The first coffeehouse opens in England. Coffeehouses are called "penny universities" (a penny is charged for admission and a cup of coffee). Edward Lloyd’s coffeehouse opens in 1688. It eventually becomes Lloyd’s of London, the world’s best known insurance company. The word “TIPS” is coined in an English coffee house: A sign reading “To Insure Prompt Service” (TIPS) was place by a cup. Those desiring prompt service and better seating threw a coin into a tin.

The opening of the first Parisian cafe dedicated to serving coffee. In 1713, King Louis XIV is presented with a coffee tree. It is believed that sugar was first used as an additive in his court.

The first coffeehouse opens in Vienna. The Turks, defeated in battle, leave sacks of coffee behind.

The Dutch become the first to transport and cultivate coffee commercially. Coffee is smuggled out of the Arab port of Mocha and transported to Ceylon and East Indies for cultivation.

The first coffeehouse opens in Berlin.

Coffee Plants are introduced in the Americas for cultivation. Gabriel de Clieu, a French naval officer, transports a seedling to Martinique. By 1777, 1920 million coffee plants are cultivated on the island.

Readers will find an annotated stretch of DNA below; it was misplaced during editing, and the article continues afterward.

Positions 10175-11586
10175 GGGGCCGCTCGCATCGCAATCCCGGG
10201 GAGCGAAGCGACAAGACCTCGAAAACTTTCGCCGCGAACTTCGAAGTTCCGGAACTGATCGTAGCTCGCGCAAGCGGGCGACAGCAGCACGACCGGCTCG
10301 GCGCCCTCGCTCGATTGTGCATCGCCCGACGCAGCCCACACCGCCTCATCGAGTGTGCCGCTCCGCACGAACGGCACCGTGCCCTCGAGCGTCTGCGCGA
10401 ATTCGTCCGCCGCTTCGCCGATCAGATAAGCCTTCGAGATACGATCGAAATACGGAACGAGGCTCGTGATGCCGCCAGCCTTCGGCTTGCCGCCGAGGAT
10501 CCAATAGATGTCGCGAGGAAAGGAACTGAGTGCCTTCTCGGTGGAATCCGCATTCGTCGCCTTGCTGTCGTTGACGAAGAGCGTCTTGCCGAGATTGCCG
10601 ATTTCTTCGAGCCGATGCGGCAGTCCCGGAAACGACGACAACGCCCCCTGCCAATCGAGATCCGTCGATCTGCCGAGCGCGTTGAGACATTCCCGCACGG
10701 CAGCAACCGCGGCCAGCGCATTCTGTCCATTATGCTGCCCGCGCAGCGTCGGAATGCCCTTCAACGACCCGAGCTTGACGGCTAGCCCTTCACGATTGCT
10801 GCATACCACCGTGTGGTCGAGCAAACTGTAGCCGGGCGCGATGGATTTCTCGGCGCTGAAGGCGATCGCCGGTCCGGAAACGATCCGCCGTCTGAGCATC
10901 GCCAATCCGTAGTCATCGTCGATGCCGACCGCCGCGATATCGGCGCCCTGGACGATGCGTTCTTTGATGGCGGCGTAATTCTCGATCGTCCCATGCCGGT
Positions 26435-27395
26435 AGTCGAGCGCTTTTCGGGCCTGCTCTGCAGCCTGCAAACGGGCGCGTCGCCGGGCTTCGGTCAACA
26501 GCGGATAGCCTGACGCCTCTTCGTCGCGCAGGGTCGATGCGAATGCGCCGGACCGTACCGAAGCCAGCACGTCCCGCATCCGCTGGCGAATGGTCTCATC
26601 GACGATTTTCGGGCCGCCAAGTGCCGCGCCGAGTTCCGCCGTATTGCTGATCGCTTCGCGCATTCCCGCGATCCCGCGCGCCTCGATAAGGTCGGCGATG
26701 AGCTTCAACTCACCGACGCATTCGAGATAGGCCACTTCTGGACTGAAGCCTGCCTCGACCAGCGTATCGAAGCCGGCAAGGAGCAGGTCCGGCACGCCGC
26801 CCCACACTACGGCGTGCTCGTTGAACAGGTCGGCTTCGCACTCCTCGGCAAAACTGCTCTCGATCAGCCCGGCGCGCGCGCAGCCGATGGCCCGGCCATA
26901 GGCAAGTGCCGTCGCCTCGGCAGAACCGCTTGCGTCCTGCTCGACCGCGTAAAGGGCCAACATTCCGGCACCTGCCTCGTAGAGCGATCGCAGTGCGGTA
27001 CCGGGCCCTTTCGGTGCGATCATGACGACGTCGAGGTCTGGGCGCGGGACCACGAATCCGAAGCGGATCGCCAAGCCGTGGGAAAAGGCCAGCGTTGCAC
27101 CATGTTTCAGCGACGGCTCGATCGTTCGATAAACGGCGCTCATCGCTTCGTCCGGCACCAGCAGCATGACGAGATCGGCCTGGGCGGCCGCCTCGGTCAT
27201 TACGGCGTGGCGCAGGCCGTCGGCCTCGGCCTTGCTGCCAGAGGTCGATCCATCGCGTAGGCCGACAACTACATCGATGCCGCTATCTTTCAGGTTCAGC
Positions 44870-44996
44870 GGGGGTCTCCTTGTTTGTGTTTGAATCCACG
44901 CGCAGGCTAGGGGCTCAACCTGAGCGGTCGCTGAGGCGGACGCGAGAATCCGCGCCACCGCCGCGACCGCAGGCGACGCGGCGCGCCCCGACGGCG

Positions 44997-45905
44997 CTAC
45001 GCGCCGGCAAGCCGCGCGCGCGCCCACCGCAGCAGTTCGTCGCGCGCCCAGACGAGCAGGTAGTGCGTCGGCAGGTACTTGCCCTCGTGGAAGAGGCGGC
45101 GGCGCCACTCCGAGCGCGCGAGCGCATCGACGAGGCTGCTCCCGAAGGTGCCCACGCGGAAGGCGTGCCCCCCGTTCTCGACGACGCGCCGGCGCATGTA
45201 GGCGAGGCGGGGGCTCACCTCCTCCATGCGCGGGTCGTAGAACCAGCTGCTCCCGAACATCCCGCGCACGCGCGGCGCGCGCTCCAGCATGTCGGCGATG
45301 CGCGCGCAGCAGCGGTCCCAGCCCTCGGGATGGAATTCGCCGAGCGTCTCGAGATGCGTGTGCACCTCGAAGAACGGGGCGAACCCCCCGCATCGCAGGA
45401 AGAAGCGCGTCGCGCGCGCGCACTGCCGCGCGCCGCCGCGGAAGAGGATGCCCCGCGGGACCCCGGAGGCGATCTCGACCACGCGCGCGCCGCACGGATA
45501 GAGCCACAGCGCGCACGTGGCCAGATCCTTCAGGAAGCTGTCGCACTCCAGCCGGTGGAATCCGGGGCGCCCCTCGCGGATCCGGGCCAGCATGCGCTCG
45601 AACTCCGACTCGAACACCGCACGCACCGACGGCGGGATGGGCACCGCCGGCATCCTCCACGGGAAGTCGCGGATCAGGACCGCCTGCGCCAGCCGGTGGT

The Brazilian coffee industry gets its start from seedlings smuggled out of Paris.

One of Europe’s first coffeehouses, Cafe Greco, opens in Rome. By 1763, Venice has over 2,000 coffee shops.

The prototype of the first espresso machine is created in France.

A process of using natural gas and hot air becomes the most popular method of roasting coffee.

c 1900
Kaffeeklatsch, afternoon coffee, becomes popular in Germany.

The first commercial espresso machine is manufactured in Italy.

The invention of the worlds first drip coffeemaker. Melitta Bentz makes a filter using blotting paper.

Dr. Ernest Illy develops the first automatic espresso machine.

Nescafé instant coffee is invented by the Nestlé company as it assists the Brazilian government in solving its coffee surplus problem.

Achilles Gaggia perfects the espresso machine with a piston that creates a high pressure extraction to produce a thick layer of crema.

Caffè Carissimi Canada, a network of espresso service providers is formed in Canada, modeled after a visit to Franco Carissimi (roaster and equipment manufacturer) in Bergamo Italy. It becomes the fastest growing network of private and independant super automatic machines providers in Canada.

Coffee is the worlds most popular beverage. More than 400 billion cups are consumed each year. It is a world commodity that is second only to oil.